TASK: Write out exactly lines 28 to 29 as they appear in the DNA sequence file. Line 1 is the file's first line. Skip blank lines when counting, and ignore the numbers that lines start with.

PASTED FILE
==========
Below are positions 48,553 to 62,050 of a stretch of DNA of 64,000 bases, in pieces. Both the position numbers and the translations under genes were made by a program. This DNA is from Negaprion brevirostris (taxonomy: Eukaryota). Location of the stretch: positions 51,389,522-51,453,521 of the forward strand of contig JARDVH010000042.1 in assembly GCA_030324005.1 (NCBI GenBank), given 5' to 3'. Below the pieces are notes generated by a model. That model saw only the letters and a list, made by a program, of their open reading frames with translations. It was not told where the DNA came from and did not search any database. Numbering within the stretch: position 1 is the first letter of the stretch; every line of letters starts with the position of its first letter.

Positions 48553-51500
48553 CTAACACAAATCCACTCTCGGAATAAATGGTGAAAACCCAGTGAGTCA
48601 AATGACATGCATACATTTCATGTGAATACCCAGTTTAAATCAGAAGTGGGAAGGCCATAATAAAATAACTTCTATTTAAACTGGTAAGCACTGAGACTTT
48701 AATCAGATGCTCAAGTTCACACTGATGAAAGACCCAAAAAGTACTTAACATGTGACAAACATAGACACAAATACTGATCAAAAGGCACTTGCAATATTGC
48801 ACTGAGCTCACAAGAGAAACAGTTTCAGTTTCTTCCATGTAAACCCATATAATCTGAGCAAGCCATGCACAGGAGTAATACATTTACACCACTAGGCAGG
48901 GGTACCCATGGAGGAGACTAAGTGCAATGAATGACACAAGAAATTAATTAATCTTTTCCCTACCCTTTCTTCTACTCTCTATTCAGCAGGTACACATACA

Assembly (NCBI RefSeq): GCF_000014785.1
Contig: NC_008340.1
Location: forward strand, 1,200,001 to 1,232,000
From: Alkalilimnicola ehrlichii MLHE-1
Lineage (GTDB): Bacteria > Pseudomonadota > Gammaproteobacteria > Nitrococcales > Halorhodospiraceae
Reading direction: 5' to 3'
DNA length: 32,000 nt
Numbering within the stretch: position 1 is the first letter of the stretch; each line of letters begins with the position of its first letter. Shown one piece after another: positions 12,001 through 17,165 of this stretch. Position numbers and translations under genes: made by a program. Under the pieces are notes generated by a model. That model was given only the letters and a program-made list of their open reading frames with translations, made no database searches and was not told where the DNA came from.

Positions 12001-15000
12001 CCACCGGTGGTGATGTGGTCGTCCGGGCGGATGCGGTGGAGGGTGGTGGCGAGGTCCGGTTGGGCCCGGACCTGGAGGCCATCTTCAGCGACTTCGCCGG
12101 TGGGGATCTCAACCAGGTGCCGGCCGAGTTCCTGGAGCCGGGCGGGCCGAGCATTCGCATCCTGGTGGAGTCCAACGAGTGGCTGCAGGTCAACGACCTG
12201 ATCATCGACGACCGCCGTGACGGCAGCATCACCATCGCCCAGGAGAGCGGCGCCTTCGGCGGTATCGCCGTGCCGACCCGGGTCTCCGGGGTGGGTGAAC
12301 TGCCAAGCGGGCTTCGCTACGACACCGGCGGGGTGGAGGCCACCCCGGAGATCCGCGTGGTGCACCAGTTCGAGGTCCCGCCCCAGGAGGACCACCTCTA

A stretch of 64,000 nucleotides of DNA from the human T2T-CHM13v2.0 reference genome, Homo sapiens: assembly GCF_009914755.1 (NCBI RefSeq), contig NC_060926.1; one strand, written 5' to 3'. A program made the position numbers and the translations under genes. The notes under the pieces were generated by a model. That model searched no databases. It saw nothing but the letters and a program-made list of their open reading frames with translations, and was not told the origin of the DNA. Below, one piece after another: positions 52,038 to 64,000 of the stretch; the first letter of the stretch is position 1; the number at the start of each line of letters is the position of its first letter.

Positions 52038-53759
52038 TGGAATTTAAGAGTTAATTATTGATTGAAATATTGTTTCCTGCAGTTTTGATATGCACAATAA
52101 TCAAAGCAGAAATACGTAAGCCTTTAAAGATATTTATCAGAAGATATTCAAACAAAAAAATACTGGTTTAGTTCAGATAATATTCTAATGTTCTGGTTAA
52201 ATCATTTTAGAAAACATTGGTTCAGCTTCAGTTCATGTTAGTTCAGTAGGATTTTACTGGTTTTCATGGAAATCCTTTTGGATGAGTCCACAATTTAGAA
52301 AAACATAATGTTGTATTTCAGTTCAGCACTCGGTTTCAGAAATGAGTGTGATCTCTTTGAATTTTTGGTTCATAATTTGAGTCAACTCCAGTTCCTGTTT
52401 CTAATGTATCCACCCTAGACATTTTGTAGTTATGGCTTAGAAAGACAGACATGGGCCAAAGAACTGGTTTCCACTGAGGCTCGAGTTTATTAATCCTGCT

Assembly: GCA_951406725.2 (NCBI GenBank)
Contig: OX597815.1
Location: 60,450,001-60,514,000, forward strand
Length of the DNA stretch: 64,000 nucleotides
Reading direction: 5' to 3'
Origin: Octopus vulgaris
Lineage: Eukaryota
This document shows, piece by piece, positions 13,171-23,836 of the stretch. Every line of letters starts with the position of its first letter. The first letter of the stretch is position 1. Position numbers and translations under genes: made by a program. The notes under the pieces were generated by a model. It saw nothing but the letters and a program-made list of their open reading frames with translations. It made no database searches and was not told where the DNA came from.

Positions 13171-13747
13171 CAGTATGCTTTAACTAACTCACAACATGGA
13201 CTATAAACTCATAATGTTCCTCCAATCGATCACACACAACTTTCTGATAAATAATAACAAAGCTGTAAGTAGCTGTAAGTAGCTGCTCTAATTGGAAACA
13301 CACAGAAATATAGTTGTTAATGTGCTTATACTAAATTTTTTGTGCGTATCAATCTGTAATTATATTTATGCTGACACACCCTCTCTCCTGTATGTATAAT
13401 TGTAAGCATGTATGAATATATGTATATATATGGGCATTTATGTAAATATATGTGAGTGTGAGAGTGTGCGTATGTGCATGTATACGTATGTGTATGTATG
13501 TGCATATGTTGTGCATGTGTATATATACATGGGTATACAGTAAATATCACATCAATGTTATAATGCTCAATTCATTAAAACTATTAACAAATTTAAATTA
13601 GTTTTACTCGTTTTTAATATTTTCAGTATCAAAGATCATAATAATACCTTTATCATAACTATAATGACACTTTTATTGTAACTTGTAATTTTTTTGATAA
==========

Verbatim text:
Assembly: GCA_951406725.2 (NCBI GenBank)
Contig: OX597815.1